France has a national holiday every year on 14 July to celebrate a mob breaking into a 18th century Parisian prison.
Akin to the United State's 4th of July, the date marks the beginning of republican democracy and the end of tyrannical rule.
Here's everything you need to know about France's national day and why it is still celebrated.
What was the Storming of the Bastille?
It took place on July 14 1789 amid a deep economic and political crisis, with an out-of-touch Louis XVI increasingly unable to manage anti-monarchist forces.
The Bastille, a medieval fortress and prison, was a symbol of tyrannical Bourbon authority in central Paris and had held many political dissidents.
Following the king's dismissal of the progressive minister of finance, Jacques Necker, and the concentration of Royalist troops in the capital, liberal Parisians feared a coup against the National Constitutional Assembly.
As a result, violent conflict between Royalist and anti-Monarchist elements broke out across Paris, with the Bastille's garrison eventually finding themselves surrounded by an armed mob on the morning of 14 July.
After hours of negotiation and increasing frustration, the mob numbering just under 1,000 broke into the fortress. Following hours of fighting, they took the castle at the cost of nearly 100 assailants' lives and one defender's.
Nearby Royalist troops had chosen not to intervene and disperse the mob
Ironically, at the time the prison was stormed, there were only seven elderly prisoners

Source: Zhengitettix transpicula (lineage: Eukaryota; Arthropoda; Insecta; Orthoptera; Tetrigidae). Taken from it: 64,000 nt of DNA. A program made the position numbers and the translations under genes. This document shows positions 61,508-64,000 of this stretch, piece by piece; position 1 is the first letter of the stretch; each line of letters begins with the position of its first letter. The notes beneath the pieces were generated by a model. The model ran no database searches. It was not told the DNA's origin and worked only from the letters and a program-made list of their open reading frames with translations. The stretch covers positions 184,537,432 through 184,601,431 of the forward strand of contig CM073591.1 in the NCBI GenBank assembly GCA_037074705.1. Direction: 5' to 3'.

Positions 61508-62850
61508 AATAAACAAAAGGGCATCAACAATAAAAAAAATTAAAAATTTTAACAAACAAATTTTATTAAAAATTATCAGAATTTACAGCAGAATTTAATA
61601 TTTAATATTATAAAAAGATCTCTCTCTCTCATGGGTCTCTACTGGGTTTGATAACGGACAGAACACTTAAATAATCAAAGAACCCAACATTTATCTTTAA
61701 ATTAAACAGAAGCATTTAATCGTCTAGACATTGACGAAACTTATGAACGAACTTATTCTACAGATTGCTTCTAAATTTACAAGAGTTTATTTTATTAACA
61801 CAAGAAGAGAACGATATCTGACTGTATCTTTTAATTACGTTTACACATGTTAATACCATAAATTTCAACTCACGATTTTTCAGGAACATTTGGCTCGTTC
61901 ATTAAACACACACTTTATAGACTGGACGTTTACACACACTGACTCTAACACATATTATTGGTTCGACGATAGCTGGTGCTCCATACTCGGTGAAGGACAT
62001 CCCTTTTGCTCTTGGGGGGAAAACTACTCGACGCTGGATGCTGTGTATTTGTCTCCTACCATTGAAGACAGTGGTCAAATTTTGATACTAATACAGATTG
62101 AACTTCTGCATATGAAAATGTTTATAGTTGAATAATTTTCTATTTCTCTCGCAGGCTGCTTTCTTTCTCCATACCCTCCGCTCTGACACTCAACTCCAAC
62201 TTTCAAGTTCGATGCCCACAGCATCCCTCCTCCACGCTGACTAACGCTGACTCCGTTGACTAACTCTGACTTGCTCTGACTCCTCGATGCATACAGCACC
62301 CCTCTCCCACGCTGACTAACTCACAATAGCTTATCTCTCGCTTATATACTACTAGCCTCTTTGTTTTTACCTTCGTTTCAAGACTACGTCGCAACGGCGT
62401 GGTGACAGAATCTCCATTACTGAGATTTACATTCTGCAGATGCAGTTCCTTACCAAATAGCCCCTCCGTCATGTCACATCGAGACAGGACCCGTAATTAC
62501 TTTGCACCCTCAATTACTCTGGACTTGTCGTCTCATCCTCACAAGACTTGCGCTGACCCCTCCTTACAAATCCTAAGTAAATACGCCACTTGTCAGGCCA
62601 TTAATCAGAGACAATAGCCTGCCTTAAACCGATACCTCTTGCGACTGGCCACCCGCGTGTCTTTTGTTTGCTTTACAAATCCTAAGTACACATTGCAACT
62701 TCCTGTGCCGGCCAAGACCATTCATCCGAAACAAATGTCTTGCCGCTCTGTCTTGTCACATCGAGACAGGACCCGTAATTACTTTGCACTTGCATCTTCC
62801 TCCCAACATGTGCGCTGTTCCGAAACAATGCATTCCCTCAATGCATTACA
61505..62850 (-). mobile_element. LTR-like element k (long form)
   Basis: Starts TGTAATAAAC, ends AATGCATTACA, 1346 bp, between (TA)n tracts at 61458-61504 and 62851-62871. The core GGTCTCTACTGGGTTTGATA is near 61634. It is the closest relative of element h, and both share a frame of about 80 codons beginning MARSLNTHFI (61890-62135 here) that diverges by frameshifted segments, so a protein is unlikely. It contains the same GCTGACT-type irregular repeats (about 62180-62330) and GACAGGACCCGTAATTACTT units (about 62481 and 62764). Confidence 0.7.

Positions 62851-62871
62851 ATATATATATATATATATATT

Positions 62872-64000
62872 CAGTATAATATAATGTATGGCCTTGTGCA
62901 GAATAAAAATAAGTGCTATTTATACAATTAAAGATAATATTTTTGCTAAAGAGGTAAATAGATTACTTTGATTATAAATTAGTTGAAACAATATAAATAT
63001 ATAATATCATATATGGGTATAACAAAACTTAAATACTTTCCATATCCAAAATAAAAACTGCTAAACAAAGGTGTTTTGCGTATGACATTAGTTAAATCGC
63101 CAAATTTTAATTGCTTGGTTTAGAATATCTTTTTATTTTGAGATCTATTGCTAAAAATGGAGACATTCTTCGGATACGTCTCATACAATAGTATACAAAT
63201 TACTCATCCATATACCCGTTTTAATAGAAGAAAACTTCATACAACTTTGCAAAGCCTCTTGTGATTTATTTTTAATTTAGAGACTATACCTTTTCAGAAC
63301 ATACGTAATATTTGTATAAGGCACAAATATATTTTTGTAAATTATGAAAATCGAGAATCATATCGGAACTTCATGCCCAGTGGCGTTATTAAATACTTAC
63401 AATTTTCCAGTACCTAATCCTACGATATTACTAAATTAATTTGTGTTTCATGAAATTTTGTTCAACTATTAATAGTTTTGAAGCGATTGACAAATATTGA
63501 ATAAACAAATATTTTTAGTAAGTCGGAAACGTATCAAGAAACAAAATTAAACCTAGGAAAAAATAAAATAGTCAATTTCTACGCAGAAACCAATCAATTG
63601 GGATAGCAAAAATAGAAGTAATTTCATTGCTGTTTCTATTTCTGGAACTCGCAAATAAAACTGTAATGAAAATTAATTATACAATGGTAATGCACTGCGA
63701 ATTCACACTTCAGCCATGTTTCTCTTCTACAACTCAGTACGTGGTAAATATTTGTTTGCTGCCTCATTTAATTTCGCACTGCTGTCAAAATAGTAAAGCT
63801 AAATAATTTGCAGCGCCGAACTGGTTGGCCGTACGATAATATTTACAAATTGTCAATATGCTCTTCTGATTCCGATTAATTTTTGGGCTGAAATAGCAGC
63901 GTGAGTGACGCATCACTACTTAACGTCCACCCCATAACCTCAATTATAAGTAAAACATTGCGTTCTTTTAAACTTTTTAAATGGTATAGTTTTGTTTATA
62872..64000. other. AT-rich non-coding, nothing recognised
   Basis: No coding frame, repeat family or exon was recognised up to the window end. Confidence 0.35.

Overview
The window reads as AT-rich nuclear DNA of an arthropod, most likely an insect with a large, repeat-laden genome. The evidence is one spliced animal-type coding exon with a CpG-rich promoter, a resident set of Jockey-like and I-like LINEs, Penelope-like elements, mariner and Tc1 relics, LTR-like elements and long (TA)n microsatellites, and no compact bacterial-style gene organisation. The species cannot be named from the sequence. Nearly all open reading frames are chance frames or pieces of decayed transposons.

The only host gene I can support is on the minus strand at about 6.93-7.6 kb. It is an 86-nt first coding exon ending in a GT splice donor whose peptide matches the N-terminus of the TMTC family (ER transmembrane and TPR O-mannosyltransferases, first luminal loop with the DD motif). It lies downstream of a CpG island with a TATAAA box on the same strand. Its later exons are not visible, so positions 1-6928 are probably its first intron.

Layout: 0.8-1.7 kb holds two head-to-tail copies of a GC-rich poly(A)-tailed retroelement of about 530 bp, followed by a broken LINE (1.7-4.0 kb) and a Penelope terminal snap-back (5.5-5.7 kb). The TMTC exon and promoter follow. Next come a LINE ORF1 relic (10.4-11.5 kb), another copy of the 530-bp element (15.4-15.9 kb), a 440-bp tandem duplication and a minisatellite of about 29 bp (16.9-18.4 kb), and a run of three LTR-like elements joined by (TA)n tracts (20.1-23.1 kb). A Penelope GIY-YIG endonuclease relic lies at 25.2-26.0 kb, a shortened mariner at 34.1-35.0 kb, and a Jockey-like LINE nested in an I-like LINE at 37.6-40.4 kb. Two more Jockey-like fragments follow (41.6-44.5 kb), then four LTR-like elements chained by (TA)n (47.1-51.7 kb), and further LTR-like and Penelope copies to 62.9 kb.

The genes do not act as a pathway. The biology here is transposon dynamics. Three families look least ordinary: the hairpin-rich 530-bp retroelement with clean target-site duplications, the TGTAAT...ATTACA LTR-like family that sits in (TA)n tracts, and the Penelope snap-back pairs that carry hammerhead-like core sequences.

What is its significance?
While there are key events in the lead up to 14 July, the storming of the Bastille proved to revolutionaries across Paris and France that the power of King Louis and his control over his armed forces was nominal at best.
It became the flash point for the revolution to spread and eventually lead to the overthrow of the Bourbon monarchy and the execution of Louis XVI and his wife Queen Marie Antoinette.
The prison was completely destroyed within five months and only a monument now stands on the site in the middle of a cobbled square.
Why do French people celebrate it today?
Like Independence Day in the United States, the French celebrate all things that symbolise France, such the tricolore flag and La Marseillaise - both of which originate from the revolution.
Rather than commemorating the storming of the Bastille itself, it is a day to celebrate the three tenets of the republican national motto: "liberty, equality and fraternity".
Patriotic pride rather than political history is the order of the day.
How is it celebrated?
A public holiday in France, the day is celebrated with an abundance of fireworks, communal eating and parades.
Along the historic Champs-Elysee avenue, a military parade takes place where French troops march, ride and drive with world leaders in attendance.
It is the oldest military parade in the world, having first taken place on Bastille Day in 1880.
Join our commenting forum
Join thought-provoking conversations, follow other Independent readers and see their replies